Galileo Satellites On Orbit
Embellished by hype and fanfare, the first two operational Galileo satellites were launched atop a Soyuz rocket during the morning hours of 21 October 2011. The Russian designed rocket blasted off from a brand new launch pad at Arianespace's South American facility. Separation of the side-by-side mounted satellites occurred several hours later.

Galileo satellites fly a super accurate hydrogen maser clock and transmit signals that promise enhanced multipath immunity. Galileo will enter service as a modernized system with a compatible ground control system. So, it promises to be the most accurate/precise satellite navigation system.

The project, like all ambitious technical efforts, is well behind schedule and grossly over budget. But unless you're counting beans, so what.

Nice article from the BBC:

BBC News - Europe's first Galileo satellites lift off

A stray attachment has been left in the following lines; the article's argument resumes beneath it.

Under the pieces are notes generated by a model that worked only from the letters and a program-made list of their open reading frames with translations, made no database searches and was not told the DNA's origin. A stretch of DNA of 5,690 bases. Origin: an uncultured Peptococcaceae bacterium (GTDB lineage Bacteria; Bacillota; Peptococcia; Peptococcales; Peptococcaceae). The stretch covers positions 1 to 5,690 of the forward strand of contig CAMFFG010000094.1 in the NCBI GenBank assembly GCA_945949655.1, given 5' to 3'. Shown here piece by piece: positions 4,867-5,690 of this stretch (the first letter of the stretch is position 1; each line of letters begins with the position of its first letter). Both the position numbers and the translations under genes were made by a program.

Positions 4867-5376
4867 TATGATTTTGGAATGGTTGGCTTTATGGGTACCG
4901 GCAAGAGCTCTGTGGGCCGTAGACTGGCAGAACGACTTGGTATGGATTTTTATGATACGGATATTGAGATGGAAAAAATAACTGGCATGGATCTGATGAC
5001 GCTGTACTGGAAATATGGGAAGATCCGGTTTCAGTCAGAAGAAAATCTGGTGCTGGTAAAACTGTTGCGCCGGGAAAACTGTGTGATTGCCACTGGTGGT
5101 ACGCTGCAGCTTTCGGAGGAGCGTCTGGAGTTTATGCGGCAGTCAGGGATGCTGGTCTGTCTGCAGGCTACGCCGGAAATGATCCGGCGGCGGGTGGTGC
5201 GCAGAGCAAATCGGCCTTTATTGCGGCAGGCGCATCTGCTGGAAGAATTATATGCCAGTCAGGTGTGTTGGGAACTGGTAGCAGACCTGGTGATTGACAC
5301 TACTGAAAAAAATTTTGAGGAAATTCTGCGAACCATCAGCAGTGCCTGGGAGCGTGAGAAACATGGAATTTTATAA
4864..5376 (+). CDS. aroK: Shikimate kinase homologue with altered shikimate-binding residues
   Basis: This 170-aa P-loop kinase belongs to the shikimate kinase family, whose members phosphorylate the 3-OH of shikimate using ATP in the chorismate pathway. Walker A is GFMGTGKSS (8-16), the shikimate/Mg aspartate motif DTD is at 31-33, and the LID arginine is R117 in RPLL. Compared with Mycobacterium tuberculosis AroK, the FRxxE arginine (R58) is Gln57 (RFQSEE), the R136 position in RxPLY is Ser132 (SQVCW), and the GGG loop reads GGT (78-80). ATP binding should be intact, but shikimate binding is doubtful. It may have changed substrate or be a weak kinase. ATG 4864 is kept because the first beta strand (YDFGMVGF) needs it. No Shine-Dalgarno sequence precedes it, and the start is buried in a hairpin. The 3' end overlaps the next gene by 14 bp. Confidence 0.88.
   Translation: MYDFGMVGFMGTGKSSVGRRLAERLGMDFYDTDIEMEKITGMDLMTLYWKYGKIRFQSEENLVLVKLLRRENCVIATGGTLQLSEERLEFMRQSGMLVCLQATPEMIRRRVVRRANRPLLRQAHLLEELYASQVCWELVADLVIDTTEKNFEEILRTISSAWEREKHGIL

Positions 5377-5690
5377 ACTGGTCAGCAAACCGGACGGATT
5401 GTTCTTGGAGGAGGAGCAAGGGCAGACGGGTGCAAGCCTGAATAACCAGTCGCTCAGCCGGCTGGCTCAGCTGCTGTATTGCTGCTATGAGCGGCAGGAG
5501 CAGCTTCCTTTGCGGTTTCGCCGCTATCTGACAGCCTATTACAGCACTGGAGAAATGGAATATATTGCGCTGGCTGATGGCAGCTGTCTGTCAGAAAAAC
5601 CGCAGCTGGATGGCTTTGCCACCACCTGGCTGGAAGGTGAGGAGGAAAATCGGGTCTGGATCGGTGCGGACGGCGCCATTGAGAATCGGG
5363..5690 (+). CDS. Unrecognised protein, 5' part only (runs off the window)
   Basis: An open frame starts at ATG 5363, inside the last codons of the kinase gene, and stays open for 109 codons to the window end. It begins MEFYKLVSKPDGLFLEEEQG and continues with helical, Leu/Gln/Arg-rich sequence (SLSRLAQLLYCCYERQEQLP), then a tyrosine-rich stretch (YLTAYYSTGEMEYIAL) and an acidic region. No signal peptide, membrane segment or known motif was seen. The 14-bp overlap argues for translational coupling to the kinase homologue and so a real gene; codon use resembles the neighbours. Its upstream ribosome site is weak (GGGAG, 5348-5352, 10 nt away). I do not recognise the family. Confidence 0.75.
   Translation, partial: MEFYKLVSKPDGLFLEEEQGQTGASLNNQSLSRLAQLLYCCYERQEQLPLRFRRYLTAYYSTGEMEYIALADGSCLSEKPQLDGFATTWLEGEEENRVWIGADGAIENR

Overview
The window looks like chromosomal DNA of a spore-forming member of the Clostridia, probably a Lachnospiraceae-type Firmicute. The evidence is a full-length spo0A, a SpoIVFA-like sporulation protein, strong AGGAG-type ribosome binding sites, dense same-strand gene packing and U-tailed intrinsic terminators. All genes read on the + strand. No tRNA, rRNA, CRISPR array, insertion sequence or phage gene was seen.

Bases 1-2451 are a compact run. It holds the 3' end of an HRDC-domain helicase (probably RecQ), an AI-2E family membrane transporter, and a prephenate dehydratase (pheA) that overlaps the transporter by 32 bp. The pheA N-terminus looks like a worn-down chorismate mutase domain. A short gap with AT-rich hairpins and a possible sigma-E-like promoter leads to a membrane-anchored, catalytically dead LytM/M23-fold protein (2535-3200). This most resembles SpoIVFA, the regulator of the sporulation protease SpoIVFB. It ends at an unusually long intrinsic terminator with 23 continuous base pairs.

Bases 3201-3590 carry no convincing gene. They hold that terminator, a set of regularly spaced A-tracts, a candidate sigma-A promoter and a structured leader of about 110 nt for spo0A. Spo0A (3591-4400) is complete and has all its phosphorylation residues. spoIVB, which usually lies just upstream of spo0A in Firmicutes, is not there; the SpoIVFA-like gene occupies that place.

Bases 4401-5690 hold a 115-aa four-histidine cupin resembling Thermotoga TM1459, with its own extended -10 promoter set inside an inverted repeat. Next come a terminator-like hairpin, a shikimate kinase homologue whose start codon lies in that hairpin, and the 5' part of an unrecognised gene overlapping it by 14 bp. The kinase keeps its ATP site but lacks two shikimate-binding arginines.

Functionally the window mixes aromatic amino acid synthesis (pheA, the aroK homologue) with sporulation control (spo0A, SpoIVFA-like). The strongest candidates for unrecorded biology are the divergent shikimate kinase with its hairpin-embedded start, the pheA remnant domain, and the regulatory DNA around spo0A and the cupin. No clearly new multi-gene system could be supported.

--- CHAS
Do you mean 21 October?
I know you said "well behind schedule", but...
Woe be it to me to complicate their problems with the 'bean counters' .. fixed it.

The two satellites are doing well. Two more launches are scheduled for next year. With the constellation now becoming a reality, when can we expect consumer priced receivers? Realistically, we don't need to wait for the entire Galileo constellation to use the satellites.

Consumer class GLONASS chips are a reality. Garmin Etrex and the newest iPhone are now GLONASS capable. Hopefully, we can soon expect multi-constellation receivers usable with Laptops.

--- CHAS
laptopgpsworld.com About